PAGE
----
JAMES THE MARTYR
By Pastor Glenn Pease
A number of years ago the great tenor in Enrico Caruso was driving through New Jersey when his car broke down. While a mechanic in a small town was repairing it Caruso struck up a conversation with the owner of the garage. He happened to mention that his name was Caruso. "Hey," said the owner, "Your not that guy who is so famous are you?" The tenor modestly admitted that he was rather well known. Excitedly the owner stepped to the door where his living quarters were, and he shouted, "Ma' guess who stopped at the station? That explorer fellow Robinson Caruso." Cruso and Caruso are very close, and apparently the man had a taste for adventure more than for music so Caruso was over shadowed by Cruso in his mind.
Men only gained fame by doing things which capture the interests of other men. Fame, therefore, is not a measure of a man's greatness, for many men do great things but never get fame. It is because that what they do is not recorded. This is true also of the 12 Apostles. Being well known and loved by Jesus does not mean one will become well known among men. James was one of the 3 in the inner circle of the 12, and yet he is not very prominent in the minds of most Christians. The other two in the inner circles became the 2 most famous of the 12, and they are Peter and John. James did not gain such fame. Everything he did was in connection with the 3, or with his brother John. We never see him as an individual. There is only one place where we see James alone and that is in Acts 12:2 where he is alone in death as the first of the 12 to be martyred. This is the only distinctive fact that we have about James.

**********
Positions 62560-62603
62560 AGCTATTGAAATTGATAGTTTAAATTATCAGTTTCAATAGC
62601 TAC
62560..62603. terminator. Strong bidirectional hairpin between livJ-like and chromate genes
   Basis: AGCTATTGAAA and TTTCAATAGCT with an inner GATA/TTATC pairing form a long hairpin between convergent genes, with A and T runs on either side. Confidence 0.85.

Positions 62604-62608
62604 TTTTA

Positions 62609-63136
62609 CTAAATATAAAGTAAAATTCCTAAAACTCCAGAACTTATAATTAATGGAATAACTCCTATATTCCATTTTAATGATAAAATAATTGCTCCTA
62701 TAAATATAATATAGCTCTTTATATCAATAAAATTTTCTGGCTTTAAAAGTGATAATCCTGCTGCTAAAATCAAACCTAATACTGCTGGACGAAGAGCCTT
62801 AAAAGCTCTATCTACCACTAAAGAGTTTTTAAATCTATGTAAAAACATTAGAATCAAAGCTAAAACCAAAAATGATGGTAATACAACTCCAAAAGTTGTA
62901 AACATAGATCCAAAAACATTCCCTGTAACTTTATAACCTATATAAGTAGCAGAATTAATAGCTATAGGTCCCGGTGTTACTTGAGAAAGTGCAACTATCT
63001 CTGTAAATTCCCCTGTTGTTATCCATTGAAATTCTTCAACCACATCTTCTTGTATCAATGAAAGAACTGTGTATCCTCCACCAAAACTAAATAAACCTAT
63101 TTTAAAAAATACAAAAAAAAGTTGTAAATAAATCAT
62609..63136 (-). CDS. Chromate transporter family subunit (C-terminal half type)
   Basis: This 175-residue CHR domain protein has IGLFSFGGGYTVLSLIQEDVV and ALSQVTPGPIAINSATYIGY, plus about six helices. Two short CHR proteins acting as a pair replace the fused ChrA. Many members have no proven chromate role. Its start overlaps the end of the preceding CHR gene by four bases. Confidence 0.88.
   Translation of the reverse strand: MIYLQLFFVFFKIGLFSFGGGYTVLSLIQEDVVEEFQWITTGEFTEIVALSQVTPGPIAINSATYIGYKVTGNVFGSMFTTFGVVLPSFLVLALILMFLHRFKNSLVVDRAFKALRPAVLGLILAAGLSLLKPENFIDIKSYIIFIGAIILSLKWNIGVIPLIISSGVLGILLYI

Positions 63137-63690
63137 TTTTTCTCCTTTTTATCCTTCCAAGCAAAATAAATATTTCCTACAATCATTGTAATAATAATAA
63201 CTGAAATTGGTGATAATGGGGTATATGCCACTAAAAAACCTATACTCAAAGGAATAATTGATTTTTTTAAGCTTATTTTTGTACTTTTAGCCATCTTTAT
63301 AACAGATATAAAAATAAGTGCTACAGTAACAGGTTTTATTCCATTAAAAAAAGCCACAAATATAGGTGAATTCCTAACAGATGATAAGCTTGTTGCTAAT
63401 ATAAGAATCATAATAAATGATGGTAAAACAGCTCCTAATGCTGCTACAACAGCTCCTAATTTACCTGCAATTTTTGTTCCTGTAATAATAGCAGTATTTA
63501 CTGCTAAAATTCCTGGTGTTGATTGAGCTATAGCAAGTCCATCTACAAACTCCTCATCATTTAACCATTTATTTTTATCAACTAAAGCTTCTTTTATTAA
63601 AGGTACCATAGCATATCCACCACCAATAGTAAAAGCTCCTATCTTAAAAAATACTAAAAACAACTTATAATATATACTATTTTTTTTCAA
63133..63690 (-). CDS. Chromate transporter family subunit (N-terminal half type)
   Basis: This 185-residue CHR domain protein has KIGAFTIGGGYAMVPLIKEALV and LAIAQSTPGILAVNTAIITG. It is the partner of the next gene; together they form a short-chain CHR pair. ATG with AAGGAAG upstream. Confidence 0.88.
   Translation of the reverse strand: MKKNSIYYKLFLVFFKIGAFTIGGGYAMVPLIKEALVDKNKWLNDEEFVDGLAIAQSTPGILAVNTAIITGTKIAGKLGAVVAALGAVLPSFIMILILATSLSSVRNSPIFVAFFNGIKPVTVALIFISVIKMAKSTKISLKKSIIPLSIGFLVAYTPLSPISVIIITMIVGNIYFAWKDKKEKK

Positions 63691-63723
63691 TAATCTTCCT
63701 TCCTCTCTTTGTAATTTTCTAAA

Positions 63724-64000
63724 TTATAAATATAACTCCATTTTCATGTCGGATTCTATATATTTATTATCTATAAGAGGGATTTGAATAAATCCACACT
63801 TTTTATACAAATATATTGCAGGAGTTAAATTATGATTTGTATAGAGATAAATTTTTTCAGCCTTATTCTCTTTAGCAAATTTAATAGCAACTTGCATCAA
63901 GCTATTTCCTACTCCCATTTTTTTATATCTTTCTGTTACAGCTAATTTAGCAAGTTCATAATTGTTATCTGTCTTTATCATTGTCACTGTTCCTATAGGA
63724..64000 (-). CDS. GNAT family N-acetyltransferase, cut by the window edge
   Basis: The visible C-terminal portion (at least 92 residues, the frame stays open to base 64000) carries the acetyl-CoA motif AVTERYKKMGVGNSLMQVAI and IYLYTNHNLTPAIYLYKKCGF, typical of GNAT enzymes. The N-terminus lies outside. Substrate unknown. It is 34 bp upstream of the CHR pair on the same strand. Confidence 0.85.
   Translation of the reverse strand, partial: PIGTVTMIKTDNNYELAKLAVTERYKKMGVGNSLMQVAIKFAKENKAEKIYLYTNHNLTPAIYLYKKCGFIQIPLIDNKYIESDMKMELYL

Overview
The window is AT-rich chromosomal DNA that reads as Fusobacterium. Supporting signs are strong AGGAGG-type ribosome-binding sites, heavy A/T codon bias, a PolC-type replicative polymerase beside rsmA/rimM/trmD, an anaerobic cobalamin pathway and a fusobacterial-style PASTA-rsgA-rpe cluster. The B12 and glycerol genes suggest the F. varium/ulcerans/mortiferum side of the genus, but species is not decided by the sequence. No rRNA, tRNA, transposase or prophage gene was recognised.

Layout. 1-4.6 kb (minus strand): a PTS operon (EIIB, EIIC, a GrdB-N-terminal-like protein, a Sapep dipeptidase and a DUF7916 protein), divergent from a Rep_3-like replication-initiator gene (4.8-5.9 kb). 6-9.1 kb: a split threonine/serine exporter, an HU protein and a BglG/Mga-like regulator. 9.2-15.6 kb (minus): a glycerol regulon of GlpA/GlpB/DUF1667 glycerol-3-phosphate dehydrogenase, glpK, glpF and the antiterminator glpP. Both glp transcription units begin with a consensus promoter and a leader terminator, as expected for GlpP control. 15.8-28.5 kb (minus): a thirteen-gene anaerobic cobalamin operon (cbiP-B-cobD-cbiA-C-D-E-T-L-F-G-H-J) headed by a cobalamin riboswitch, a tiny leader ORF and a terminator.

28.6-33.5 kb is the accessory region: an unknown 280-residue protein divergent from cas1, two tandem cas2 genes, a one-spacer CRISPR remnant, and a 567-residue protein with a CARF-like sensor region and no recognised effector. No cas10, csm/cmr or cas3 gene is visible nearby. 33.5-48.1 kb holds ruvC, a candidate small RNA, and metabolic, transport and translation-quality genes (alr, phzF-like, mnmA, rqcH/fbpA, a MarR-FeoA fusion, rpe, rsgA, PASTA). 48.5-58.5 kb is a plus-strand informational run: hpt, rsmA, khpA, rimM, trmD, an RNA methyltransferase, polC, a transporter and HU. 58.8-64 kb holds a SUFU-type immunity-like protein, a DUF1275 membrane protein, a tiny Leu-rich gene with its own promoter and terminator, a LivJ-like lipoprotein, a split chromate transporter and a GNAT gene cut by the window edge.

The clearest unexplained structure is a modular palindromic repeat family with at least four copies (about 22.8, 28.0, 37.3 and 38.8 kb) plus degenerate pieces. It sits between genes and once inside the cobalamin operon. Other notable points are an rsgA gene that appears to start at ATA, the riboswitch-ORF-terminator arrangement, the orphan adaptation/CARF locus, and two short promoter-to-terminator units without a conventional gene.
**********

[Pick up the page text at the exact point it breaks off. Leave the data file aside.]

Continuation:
Out of that inner circle came the first martyr, and in contrast to this, out of it also came the last of the Apostles to die, and that was his brother John. They wanted the right and the left hand positions in the kingdom of Christ, but what they got was the first and last positions as far as the order of entrance into the presence of Christ through death. John Henry Newman wrote of these 2:
Two brothers freely cast their lot
With David's royal Son;
The cost of conquest counting not,
They deem the battle won.
Brothers in heart, they hoped to gain
And undivided joy;
That man may one with man remain,